Getting ready for the next conclave
Pope Francis’ cardinal electors do not know each other well; they should take their time to elect a pope.
The Big Idea, of course, is that Pope Francis has been preparing for the next conclave — by selecting cardinals from around the world who, one must assume, share his vision of the future of Roman Catholicism.
It’s hard to know if he will need the cardinals who, in the past, were part of the red-hat wing of Team Ted. But this RNS piece still contains some interesting passages. Such as this:
With his latest consistory on Sept. 30, he will have appointed 99, or 72%, of the 137 cardinals under 80 years of age, who are allowed to vote in a papal conclave. Francis has broken with tradition in these appointments by ignoring archbishops who occupy sees that traditionally had cardinals — Milan, Venice and Los Angeles among them — and instead appointing bishops from little-known dioceses around the world, such as Mongolia, Sudan and San Diego.
In making cardinals, Francis has looked for bishops who are pastoral and close to the poor and marginalized. These men are firmly committed to the social teaching of the church, without necessarily being liberal on hot-button issues of concern to progressive Catholics in the West.
Because of these choices, Francis has dramatically changed the geographical breakdown of the electoral college. At the 2013 conclave that elected him, 24% of the electors were Italian. After the September consistory, only 11% will be Italian. …
Pope Francis, technically, not Italian — but his actions and priorities have been very European.
The winners under Francis have been Asia, whose representation in the consistory has risen to 17% from 9%, and Africa, up to 14% from 9%. All together, the Global South will now make up half the electors. Surprisingly, Latin America’s percent of the electors has remained almost the same. …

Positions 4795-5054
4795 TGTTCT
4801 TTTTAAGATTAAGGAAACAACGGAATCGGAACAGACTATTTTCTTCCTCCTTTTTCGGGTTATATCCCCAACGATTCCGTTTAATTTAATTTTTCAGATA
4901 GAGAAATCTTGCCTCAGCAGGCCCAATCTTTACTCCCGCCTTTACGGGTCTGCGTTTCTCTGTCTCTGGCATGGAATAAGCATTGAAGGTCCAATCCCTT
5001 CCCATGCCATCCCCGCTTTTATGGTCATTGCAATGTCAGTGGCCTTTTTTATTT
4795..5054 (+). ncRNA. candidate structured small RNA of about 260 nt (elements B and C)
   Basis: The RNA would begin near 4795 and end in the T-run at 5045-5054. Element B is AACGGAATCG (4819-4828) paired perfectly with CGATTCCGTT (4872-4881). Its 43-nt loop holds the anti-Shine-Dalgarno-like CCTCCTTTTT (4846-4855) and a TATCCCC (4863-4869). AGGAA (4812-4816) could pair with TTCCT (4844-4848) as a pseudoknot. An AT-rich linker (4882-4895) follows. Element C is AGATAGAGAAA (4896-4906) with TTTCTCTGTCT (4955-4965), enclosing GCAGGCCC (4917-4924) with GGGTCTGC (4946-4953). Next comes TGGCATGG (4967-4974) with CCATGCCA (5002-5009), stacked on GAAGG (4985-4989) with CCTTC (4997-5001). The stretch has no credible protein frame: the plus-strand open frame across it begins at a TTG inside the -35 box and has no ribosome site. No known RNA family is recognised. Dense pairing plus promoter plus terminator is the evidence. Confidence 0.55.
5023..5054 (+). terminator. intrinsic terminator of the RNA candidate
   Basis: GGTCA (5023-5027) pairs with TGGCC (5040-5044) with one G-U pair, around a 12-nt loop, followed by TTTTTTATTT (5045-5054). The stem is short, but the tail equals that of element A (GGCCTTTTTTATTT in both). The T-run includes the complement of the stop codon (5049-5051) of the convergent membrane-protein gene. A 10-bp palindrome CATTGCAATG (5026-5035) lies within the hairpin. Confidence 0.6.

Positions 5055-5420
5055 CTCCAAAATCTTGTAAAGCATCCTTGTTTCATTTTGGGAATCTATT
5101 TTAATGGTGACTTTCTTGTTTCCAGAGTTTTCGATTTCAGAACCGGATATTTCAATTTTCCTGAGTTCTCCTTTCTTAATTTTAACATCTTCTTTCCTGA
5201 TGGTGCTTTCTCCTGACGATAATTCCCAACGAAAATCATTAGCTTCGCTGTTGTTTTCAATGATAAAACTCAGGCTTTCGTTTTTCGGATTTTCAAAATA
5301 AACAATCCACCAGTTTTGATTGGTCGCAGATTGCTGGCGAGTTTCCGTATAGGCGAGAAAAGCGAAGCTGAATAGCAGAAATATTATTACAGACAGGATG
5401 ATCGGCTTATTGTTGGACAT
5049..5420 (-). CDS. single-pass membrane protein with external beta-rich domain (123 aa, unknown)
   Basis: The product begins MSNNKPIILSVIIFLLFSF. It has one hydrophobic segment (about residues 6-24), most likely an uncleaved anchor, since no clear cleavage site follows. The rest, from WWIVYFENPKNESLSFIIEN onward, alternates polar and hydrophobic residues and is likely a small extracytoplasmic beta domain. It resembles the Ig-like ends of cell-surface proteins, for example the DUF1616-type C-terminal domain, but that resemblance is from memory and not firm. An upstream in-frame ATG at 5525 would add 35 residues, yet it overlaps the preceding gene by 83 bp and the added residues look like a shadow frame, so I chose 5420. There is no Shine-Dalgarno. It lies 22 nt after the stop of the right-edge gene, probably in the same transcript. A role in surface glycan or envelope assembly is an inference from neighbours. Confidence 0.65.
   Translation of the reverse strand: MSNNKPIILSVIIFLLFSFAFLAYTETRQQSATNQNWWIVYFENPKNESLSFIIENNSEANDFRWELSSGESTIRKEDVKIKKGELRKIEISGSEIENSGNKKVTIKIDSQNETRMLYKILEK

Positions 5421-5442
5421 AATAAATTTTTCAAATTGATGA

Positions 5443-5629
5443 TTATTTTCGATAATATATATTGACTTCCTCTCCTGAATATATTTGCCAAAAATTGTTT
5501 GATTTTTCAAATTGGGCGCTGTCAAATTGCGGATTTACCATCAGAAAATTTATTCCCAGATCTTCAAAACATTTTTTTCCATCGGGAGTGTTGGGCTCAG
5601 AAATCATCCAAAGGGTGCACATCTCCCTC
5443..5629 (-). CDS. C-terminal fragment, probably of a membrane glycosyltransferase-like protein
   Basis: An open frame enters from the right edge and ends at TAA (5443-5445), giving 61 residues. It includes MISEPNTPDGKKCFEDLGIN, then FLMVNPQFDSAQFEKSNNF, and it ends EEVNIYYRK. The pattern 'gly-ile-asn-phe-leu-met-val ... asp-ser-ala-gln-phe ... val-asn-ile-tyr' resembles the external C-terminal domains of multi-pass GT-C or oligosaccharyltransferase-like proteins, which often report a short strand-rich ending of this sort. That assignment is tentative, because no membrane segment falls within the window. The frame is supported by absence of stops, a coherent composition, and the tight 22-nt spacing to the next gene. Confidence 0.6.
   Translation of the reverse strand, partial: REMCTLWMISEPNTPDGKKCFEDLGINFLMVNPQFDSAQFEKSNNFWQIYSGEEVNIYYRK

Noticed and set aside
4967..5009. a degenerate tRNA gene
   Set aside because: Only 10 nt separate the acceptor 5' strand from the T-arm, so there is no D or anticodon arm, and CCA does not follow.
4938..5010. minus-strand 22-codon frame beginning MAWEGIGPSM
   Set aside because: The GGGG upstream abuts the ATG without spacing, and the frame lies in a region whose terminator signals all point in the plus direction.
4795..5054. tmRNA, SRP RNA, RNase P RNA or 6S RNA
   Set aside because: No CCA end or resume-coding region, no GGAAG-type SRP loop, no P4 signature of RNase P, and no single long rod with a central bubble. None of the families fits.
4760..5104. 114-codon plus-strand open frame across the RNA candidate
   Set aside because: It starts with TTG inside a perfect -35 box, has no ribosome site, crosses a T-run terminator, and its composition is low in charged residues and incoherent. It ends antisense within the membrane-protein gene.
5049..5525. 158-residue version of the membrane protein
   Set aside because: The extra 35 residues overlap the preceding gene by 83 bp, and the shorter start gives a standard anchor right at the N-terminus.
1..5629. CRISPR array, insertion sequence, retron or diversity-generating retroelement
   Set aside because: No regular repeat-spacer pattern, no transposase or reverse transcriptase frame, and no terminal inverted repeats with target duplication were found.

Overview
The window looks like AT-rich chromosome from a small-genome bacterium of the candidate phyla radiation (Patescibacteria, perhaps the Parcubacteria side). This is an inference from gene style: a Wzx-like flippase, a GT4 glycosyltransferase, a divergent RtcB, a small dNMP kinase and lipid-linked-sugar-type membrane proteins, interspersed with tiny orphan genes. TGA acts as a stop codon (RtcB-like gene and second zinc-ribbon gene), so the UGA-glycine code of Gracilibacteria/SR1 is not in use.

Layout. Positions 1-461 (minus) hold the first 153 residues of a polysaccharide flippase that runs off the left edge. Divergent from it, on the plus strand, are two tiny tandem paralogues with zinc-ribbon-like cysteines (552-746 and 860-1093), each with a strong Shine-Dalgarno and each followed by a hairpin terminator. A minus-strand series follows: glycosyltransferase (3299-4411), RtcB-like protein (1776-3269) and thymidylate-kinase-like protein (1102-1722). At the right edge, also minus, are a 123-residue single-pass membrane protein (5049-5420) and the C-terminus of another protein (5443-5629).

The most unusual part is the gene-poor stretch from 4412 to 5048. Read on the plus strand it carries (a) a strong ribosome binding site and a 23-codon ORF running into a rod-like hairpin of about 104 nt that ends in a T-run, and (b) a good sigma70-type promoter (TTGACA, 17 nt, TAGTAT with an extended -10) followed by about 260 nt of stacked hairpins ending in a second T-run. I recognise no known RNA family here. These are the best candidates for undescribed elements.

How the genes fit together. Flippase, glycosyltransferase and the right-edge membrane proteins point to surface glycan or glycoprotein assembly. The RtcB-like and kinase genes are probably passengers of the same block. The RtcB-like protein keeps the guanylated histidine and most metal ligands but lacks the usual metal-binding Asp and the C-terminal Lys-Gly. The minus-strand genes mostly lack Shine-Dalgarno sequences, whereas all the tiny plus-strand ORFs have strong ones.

Now that Francis’ electors will control at least 72% of the next conclave, many presume they will vote for continuity and elect someone like Francis. This certainly happened after the death of John Paul with the election of Pope Benedict XVI.
The big question, of course, is whether the cardinals from Africa, Asia and elsewhere in the Global South are men whose views resemble the Catholics in their pews or those of today’s Vatican powers that be. Consider the new cardinals from Africa and contrast them with the previous cardinals from the growing churches on that continent.
There’s one more post-Team Ted passage to read. To be blunt, the media landscape has changed:
Cardinals also turn to the media for information, which could be dangerous with an ideologically divided media landscape. There are even rumors that conservative groups are doing opposition research on cardinals they don’t like. Watch for stories about how a cardinal is a bad manager, unsophisticated in theology, bad at dealing with sex abuse or even of questionable morals.
As in every election, the cardinal electors will have to sift through the noise and make judgments about who they can trust.
The “rumors,” of course, will clash with the pro-reform material published vis the establishment newsrooms that, in previous decades, leaned heavily on Uncle Ted and his disciples for insights and information.
In terms of journalism, who will pick the “good” horses — the “reform” horses, the “close … to the marginalized” horses — in the next race? Are the most powerful journalists still talking to the “brilliant,” “influential” men in Rome?